According to Smart Villages Initiatives, of the 600 million people in Southeast Asia, 140 million live without electricity, and 300 million cook on traditional stoves that produce lots of smoke and little heat. Without electricity, these people also lose out on better sanitation, education, health care and information technology. Most of them live in rural villages.
United Nations aims to achieve universal access to sustainable energy by 2030. In Southeast Asia however, fragmented communication among the parties involved slows progress. That may soon change.
At the Workshop on Energy for Off-Grid Villages in Southeast Asia, held 27-29 January 2015 in Kuching, Malaysia, various parties gathered to discuss and share experiences on rural electrification in the region. There were special interest NGOs, companies, social enterprises and researchers. Fourteen countries from Southeast Asia, Europe, Africa and South Asia were represented.
The workshop was organized by the Academy of Sciences Malaysia (ASM) in collaboration with Universiti Malaysia Sarawak. This workshop is the second of six across Africa, Asia and Latin America, planned by the Smart Villages Initiative. The workshops serve to link parties that work to provide electricity to rural communities.
Smart Villages Initiative aims to generate insights on the challenges and solutions to bringing electricity access to rural villages. The Initiative is run by a team in the United Kingdom that partners with science academies. The Cambridge Malaysian Education and Development Trust and the Templeton World Charity Foundation fund the team.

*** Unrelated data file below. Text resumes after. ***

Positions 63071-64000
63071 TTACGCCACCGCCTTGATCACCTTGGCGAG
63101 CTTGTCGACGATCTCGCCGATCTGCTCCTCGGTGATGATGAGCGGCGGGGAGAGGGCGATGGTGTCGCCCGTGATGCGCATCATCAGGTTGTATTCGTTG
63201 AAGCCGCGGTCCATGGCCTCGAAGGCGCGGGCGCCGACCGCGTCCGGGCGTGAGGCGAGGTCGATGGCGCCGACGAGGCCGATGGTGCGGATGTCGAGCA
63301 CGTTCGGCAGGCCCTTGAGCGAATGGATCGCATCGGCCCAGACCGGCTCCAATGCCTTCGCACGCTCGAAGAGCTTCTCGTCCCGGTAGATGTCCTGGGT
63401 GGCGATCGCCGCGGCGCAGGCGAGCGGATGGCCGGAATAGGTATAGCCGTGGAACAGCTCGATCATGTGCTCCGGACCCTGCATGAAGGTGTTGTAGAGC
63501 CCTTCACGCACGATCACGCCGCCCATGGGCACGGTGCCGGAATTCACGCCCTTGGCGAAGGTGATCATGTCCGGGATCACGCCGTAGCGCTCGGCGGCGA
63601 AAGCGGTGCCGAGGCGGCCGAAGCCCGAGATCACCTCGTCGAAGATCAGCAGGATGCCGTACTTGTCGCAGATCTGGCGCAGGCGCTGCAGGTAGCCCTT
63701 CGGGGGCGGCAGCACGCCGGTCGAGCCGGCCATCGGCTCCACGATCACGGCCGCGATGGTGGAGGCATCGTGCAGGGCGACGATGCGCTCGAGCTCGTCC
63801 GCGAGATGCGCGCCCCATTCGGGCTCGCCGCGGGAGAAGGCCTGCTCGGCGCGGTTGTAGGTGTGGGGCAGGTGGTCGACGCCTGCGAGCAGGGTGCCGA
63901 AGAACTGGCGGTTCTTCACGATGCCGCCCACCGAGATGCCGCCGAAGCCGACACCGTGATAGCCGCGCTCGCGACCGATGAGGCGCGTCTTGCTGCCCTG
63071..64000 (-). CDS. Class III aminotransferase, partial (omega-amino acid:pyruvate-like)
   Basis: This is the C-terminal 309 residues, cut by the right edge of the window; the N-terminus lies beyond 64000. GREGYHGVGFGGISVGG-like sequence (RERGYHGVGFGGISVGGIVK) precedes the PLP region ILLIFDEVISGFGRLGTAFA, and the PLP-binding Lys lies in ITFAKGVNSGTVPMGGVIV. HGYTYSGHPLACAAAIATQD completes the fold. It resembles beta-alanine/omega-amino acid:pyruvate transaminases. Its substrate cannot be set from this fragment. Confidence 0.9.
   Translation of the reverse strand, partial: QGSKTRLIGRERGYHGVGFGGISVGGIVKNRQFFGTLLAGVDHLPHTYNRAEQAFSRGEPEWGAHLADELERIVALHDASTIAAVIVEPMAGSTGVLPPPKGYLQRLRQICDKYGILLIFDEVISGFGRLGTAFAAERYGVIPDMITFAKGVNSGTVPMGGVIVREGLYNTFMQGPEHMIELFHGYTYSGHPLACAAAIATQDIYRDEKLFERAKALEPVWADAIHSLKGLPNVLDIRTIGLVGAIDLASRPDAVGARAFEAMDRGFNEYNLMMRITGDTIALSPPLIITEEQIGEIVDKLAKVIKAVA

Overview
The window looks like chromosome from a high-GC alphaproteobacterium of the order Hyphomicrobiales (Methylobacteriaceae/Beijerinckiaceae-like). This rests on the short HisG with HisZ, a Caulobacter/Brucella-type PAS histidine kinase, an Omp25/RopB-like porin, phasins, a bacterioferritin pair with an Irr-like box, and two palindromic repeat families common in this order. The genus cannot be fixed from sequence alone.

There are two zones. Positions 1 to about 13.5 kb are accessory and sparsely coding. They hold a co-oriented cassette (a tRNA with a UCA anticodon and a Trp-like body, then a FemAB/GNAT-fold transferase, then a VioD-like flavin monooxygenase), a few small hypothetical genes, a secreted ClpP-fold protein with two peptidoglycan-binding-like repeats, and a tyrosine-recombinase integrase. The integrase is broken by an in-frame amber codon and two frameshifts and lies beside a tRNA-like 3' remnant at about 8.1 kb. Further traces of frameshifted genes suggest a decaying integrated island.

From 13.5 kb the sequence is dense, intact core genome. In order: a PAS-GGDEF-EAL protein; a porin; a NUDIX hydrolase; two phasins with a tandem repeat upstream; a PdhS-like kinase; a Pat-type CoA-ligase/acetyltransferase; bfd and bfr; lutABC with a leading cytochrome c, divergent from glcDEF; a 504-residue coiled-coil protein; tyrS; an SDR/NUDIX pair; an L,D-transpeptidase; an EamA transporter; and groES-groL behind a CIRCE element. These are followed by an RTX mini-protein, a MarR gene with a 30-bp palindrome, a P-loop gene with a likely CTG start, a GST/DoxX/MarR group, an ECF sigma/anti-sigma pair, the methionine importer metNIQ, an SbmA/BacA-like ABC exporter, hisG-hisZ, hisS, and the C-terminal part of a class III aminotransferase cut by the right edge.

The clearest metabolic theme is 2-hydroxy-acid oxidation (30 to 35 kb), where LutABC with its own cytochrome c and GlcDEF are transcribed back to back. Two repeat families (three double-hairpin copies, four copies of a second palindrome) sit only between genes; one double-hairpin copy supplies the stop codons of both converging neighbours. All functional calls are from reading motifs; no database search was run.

“A smart village will be where somebody will want to choose to live in the future instead of thinking they have to migrate to city for a better life,” explains Dr. John Holmes, co-leader of the project.
Participants of the workshop learned that socio-economic capacities vary greatly across Southeast Asia, “perhaps more than we anticipated,” says Professor Sir Brian Heap, Senior Science Advisor on the Smart Villages team. Some governments could light up most of their rural communities, whereas others are too cash-strapped to pay. While rural communities in some countries may be chatting on Facebook, those in Cambodia would first need clean cooking stoves and water filters.
Participants shared many technologies and approaches to power up villages, but caution against a one-size-fit-all solution to rural electrification. Benjamin Frederick, manager in a Myanmar company that specializes in renewable energy, agrees but thinks “it is incredibly helpful to have some guidelines” on rural electrification.
Front line workers emphasized the importance of strong and long-term engagement with the rural communities; otherwise, rural energy services will trip. Dr. John Holmes, co-leader of the Smart Village Initiative, singled out community-involvement as a “key message of the workshop”. Holmes says that ultimately the rural communities must own electricity and drive development according to their visions.
Few participants showed failures of introducing electricity and technology to rural communities. In one example, a telecommunication center was built with a solar-diesel hybrid generator in the rural villages of Bario, Malaysia. Parents began to complain that their children would rather use the phone and internet at the center than spend time with the family.
Salinee Tavaranan, founder of a social enterprise that delivers energy services to Thai rural communities, says it would help to have a platform “to share failures and build up from that.”
The Smart Villages team will summarize the workshop findings in a policy brief. Science academies and partners of the Smart Village Initiatives will receive the brief, which Holmes hope will support their discussion with policy-makers on rural electrification.